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Postby BC Eagle » Tue Jul 27, 2004 9:09 am

If they have rights and restrictions similar to a municipality, then I believe my argument still holds. Many cities that have held fireworks displays over the past few years have enclosed off public areas, such as parks and city greens, and subjected each person entering to search. The Patriots Superbowl Rally on City Hall Plaza last year is another instance. Walk into a City Hall lately? These are all examples of people's bags being searched on public land.
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Postby ST214 » Thu Jul 29, 2004 7:53 pm

But again, if the train is in the tunnel, or in a ststion, then when the cops board, they're gonna blow themselves up before they get searched.

This is the same stupidity as on Shore Line East in Connecticut. They took all the seats out of a coach, put in all the stuff that is in the airport, and do searches. Again, problem is you are searching them on the train. SLE takes it one step further, asn to reduce delays, everyone boards, then the train leaves, and they get searched en-route. Again, the bomb is on the train already.

The only way to do this affectively for the subway is to search before they go underground. Search at the stations before people go down the stairs.
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Postby Ron Newman » Fri Jul 30, 2004 8:01 am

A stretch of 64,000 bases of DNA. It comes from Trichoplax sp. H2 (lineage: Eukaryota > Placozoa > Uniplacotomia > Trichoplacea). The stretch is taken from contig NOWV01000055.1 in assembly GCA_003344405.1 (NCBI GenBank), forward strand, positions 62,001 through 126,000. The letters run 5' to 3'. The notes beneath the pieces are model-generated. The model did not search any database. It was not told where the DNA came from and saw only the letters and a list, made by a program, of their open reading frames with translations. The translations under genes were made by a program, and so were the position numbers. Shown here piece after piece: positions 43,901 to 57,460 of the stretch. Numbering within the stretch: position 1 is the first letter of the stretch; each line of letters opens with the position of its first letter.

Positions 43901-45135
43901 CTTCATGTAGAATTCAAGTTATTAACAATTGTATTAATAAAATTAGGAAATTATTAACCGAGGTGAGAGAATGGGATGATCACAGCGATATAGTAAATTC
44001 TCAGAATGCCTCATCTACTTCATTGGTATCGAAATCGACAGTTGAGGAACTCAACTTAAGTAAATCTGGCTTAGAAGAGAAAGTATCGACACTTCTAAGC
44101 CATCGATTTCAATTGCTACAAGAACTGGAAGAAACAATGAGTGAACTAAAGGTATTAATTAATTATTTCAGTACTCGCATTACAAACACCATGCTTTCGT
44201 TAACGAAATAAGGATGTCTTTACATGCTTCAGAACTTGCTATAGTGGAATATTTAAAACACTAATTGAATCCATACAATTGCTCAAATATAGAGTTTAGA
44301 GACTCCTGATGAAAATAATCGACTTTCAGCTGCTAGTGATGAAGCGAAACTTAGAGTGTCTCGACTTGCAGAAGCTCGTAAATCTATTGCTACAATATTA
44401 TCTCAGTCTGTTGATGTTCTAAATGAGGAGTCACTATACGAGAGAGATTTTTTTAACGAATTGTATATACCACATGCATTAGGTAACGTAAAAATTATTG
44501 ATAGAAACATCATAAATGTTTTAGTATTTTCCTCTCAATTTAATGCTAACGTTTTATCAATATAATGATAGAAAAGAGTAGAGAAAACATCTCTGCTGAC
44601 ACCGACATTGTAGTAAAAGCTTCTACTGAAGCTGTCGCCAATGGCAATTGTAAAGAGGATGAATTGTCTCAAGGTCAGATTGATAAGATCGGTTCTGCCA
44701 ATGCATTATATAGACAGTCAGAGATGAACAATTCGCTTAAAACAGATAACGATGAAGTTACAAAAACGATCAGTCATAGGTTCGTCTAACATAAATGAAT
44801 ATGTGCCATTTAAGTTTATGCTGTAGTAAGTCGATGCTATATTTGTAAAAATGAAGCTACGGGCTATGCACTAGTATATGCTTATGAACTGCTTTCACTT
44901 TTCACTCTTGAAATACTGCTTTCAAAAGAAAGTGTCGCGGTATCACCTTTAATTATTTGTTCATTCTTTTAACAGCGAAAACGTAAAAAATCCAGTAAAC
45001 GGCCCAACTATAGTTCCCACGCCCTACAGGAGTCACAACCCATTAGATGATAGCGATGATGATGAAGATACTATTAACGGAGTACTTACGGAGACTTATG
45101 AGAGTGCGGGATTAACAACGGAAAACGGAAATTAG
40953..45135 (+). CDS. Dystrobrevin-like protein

I went to that Patriots victory rally and never got searched...
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Postby MBTA F40PH-2C 1050 » Fri Jul 30, 2004 11:19 am

same here,

BTW, have the searches stopped yet on the orange line?
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Postby Robert Paniagua » Fri Jul 30, 2004 11:50 am

I'm sure they have.

BUT, if ther terror level goes to Orange or Red designation, then MBTA Management will resume searches, not only on the O line, but EVERYWHERE else on the system. That's what I think is gonna happen. The MBTA Bag Search Policy will most likely be carried out only when the terror alert goes from the current yellow to orange or red.
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Postby SbooX » Fri Jul 30, 2004 6:51 pm

No searches today at least...
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Postby AEM7AC920 » Fri Jul 30, 2004 11:02 pm

They are done now that the DNC is over funny because I haven't seen any Transit police or anything...
AMTRAK HAWK DETECTOR TRACK 1 NOOO DEFECTS OUT!